I will advocate for you to get the best care possible. I will help you to understand your health concerns and your treatment. I will help you learn to live a healthy life style. Most of all, I will help you to develop a sense of trust in your local hospital. I will not only treat your complaint; I will also see that you have the resources you need to care for yourself and your family. I want you to know you can rely on us to care for you and to care about you. We need to be partners in your healthcare plan. I can help you to set goals and to plan how to get there! Together, we can make a better world for our community!!

  60. Shannah Wayne


    When considering the elderly, most people envision an old, grumpy person who drives slow and complains frequently. I picture a young soul trapped in an aging body—one who feels every ache and pain time mercilessly offers. These are people who so desperately desire to feel better. Be it mentally, emotionally, or physically, through my education and training, I will someday provide the means to help relieve this misery. As a licensed Physician Assistant, I will use my knowledge to best meet the needs of my patients. So often we hear of future health professionals proclaiming they want to “make a difference” in people’s lives. I actually want to be this difference and anticipate doing so within the next five years. There are many things in life that I’m uncertain of. These uncertainties exist on a spectrum ranging from what to order at dinner to contemplating saving deep-rooted friendships. Regardless of what these uncertainties may be, there is one thing that I have absolutely never doubted—I am meant to spend the rest of my life loving and serving people and I wholeheartedly plan on doing so through healthcare.

  61. Madelyn Haden

    Reaching a Different Kind of People

    The United Nations Refugee Agency is trying to respond to the needs of the most vulnerable people groups in 130 countries. The agency is in urgent need of volunteers with a passion for health and a passion for humanity: people who can respond to the desperate cries emanating from refugee camps around the world.

    Those that cry out are my future patients. Specifically, those families who are fleeing from Syria into Turkey and Greece. They are a people whose government cannot help them: mothers and children without a place to sleep, and young and old men without any ability to take direction of their own lives. These refugees are victims of circumstance: they are victims of poverty, war, famine, and often genocide.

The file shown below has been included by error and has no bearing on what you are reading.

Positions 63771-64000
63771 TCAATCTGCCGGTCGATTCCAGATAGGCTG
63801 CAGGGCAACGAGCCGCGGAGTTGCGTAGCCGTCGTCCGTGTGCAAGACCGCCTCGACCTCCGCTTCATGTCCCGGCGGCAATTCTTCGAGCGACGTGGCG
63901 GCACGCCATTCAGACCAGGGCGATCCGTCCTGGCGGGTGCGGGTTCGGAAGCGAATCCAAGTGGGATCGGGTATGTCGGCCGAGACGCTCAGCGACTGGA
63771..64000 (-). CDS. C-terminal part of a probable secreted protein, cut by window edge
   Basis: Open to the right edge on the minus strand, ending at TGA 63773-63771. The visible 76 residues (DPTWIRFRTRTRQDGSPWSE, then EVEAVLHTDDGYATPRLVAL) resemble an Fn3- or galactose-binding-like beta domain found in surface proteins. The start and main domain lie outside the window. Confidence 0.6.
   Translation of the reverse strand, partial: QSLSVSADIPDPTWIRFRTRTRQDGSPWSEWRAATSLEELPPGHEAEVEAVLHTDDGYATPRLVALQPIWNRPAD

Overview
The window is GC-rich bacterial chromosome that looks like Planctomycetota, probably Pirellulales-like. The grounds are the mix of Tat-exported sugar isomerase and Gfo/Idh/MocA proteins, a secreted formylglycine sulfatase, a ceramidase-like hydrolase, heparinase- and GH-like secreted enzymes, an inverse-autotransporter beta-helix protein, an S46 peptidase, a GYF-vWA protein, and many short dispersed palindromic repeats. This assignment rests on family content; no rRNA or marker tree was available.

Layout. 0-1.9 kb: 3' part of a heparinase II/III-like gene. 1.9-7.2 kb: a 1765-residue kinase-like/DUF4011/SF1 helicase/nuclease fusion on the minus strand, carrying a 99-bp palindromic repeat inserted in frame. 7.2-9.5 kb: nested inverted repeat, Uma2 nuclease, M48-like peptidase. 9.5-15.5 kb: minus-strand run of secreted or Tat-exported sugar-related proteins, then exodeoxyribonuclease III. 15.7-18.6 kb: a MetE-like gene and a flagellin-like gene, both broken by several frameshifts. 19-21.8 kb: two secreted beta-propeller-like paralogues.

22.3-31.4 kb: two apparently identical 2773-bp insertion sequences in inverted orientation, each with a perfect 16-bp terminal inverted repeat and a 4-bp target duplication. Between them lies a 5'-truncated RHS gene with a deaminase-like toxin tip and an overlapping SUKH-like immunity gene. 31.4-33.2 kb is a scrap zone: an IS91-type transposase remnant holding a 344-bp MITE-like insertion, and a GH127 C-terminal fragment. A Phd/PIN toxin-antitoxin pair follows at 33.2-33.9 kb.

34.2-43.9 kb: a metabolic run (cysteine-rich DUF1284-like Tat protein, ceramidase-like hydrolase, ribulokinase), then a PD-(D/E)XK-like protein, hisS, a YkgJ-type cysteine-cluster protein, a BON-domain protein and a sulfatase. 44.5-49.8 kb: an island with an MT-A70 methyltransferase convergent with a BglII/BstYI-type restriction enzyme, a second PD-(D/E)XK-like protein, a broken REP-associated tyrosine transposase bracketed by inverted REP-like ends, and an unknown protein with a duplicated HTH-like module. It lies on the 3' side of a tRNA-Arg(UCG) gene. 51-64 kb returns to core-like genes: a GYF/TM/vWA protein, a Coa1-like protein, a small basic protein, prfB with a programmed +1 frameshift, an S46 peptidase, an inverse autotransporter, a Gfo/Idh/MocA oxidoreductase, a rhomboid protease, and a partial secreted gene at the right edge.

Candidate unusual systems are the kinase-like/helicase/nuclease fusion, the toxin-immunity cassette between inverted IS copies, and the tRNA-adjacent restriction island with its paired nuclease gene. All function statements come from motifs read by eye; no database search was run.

So, for them, I want to be a doctor without borders- a woman seeking to care for those in which a “universal”, protective health system does not exist for. I want to serve in the UNHCR, and I am doing everything possible, including minoring in Arabic, actively volunteering with “Friends of Refugees”, and taking classes by the International Red Cross, to help me better understand this people in need.

    I will meet the needs of my future charges by encouraging family planning, by educating my patients in the merits of vaccination, and by simply being there for those who need attention. My passion is with my future patients in refugee and displaced persons camps, and it is with them that I want to serve.

  62. Kendall Barnes

    Serving the Underserved

    Growing up in a small town, with a single mom, good healthcare that didn’t result in a huge bill at the end of the month was hard to find. I remember going to a van for checkups that was a part of a state-funded program so families could receive care for a cheaper cost. I know that feeling of embarrassment and what it is like to avoid going to the doctor because of the financial burden. Now that I have been accepted into a Physician Assistant program I will be able to help people get good healthcare at a cheaper cost. My goal is to work in primary care in a rural, underprivileged area and since I can do most things a physician can do, patients can be seen by me instead of a more expensive physician or even specialists. I am excited to be able to obtain the knowledge and skills that will allow me to treat a person’s ailment from beginning to end and to take the time to educate them on their health in order to give them a better quality of life. I see my future patients as people in need of a little help and I hope to be able to ease their hardships in health and finance

  63. Willa Cipolla

    Personal Connections

    As a healthcare professional (either in pediatrics, orthopedics, psychiatry or surgery), I hope to better my patients’ lives not by just physically healing them, but connecting with them personally. It’s vital that a patient trusts their caregiver: their life is literally in their hands! By making connections with my patients, I’ll be giving them the opportunity for trust.

    When I’ve been in the role of patient (through a bone break and three other occasions), it was always comforting to know my doctors thought of me as a person to care for, not as just another patient to get in and out of the hospital as quickly as possible. I have always seen my future patients being similar in terms of wanting to feel personally “seen” by their caregivers, not just a mass of skin and bone.